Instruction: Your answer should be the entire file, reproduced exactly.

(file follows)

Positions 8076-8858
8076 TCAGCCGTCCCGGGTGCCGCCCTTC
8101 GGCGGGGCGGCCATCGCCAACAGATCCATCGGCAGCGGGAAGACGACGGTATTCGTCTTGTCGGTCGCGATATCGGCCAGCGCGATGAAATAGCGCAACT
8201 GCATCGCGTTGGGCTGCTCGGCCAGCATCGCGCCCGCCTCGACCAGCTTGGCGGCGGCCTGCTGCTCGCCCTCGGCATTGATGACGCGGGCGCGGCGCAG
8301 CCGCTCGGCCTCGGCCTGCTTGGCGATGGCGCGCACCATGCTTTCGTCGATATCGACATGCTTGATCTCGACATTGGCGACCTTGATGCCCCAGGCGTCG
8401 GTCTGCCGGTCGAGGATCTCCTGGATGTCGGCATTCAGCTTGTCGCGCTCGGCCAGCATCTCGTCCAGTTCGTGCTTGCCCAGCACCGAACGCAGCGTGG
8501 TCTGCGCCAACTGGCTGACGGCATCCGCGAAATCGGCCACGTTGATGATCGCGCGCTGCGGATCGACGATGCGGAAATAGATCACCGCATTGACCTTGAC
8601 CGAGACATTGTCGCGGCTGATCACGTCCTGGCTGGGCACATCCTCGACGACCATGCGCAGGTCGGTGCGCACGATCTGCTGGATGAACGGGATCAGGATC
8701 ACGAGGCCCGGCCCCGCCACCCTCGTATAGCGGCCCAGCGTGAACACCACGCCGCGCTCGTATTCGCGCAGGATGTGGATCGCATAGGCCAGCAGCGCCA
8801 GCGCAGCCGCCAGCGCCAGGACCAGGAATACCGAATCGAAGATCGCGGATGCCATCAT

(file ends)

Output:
Positions 8076-8858
8076 TCAGCCGTCCCGGGTGCCGCCCTTC
8101 GGCGGGGCGGCCATCGCCAACAGATCCATCGGCAGCGGGAAGACGACGGTATTCGTCTTGTCGGTCGCGATATCGGCCAGCGCGATGAAATAGCGCAACT
8201 GCATCGCGTTGGGCTGCTCGGCCAGCATCGCGCCCGCCTCGACCAGCTTGGCGGCGGCCTGCTGCTCGCCCTCGGCATTGATGACGCGGGCGCGGCGCAG
8301 CCGCTCGGCCTCGGCCTGCTTGGCGATGGCGCGCACCATGCTTTCGTCGATATCGACATGCTTGATCTCGACATTGGCGACCTTGATGCCCCAGGCGTCG
8401 GTCTGCCGGTCGAGGATCTCCTGGATGTCGGCATTCAGCTTGTCGCGCTCGGCCAGCATCTCGTCCAGTTCGTGCTTGCCCAGCACCGAACGCAGCGTGG
8501 TCTGCGCCAACTGGCTGACGGCATCCGCGAAATCGGCCACGTTGATGATCGCGCGCTGCGGATCGACGATGCGGAAATAGATCACCGCATTGACCTTGAC
8601 CGAGACATTGTCGCGGCTGATCACGTCCTGGCTGGGCACATCCTCGACGACCATGCGCAGGTCGGTGCGCACGATCTGCTGGATGAACGGGATCAGGATC
8701 ACGAGGCCCGGCCCCGCCACCCTCGTATAGCGGCCCAGCGTGAACACCACGCCGCGCTCGTATTCGCGCAGGATGTGGATCGCATAGGCCAGCAGCGCCA
8801 GCGCAGCCGCCAGCGCCAGGACCAGGAATACCGAATCGAAGATCGCGGATGCCATCAT